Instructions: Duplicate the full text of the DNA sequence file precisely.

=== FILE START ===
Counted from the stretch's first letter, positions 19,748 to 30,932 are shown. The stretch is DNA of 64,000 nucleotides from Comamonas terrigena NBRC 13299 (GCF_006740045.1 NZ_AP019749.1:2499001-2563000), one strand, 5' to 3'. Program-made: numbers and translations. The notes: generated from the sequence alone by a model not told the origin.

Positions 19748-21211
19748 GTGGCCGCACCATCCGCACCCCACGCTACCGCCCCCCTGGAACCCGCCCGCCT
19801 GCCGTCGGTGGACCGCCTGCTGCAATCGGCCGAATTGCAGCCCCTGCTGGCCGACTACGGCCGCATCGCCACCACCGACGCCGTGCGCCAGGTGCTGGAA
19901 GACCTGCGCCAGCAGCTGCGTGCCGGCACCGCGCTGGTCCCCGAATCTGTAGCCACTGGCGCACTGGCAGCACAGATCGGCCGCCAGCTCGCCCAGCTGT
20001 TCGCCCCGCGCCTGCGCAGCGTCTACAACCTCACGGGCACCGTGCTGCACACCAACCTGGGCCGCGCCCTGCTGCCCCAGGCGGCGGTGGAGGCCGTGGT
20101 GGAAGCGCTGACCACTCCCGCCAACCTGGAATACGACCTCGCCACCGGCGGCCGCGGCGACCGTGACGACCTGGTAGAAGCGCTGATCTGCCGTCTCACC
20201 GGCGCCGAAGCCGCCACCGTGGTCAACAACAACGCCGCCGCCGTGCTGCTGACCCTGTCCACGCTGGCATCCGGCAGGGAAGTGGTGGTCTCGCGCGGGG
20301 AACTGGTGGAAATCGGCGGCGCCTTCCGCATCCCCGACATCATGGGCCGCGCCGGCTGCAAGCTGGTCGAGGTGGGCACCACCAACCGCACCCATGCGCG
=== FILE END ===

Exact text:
Counted from the stretch's first letter, positions 19,748 to 30,932 are shown. The stretch is DNA of 64,000 nucleotides from Comamonas terrigena NBRC 13299 (GCF_006740045.1 NZ_AP019749.1:2499001-2563000), one strand, 5' to 3'. Program-made: numbers and translations. The notes: generated from the sequence alone by a model not told the origin.

Positions 19748-21211
19748 GTGGCCGCACCATCCGCACCCCACGCTACCGCCCCCCTGGAACCCGCCCGCCT
19801 GCCGTCGGTGGACCGCCTGCTGCAATCGGCCGAATTGCAGCCCCTGCTGGCCGACTACGGCCGCATCGCCACCACCGACGCCGTGCGCCAGGTGCTGGAA
19901 GACCTGCGCCAGCAGCTGCGTGCCGGCACCGCGCTGGTCCCCGAATCTGTAGCCACTGGCGCACTGGCAGCACAGATCGGCCGCCAGCTCGCCCAGCTGT
20001 TCGCCCCGCGCCTGCGCAGCGTCTACAACCTCACGGGCACCGTGCTGCACACCAACCTGGGCCGCGCCCTGCTGCCCCAGGCGGCGGTGGAGGCCGTGGT
20101 GGAAGCGCTGACCACTCCCGCCAACCTGGAATACGACCTCGCCACCGGCGGCCGCGGCGACCGTGACGACCTGGTAGAAGCGCTGATCTGCCGTCTCACC
20201 GGCGCCGAAGCCGCCACCGTGGTCAACAACAACGCCGCCGCCGTGCTGCTGACCCTGTCCACGCTGGCATCCGGCAGGGAAGTGGTGGTCTCGCGCGGGG
20301 AACTGGTGGAAATCGGCGGCGCCTTCCGCATCCCCGACATCATGGGCCGCGCCGGCTGCAAGCTGGTCGAGGTGGGCACCACCAACCGCACCCATGCGCG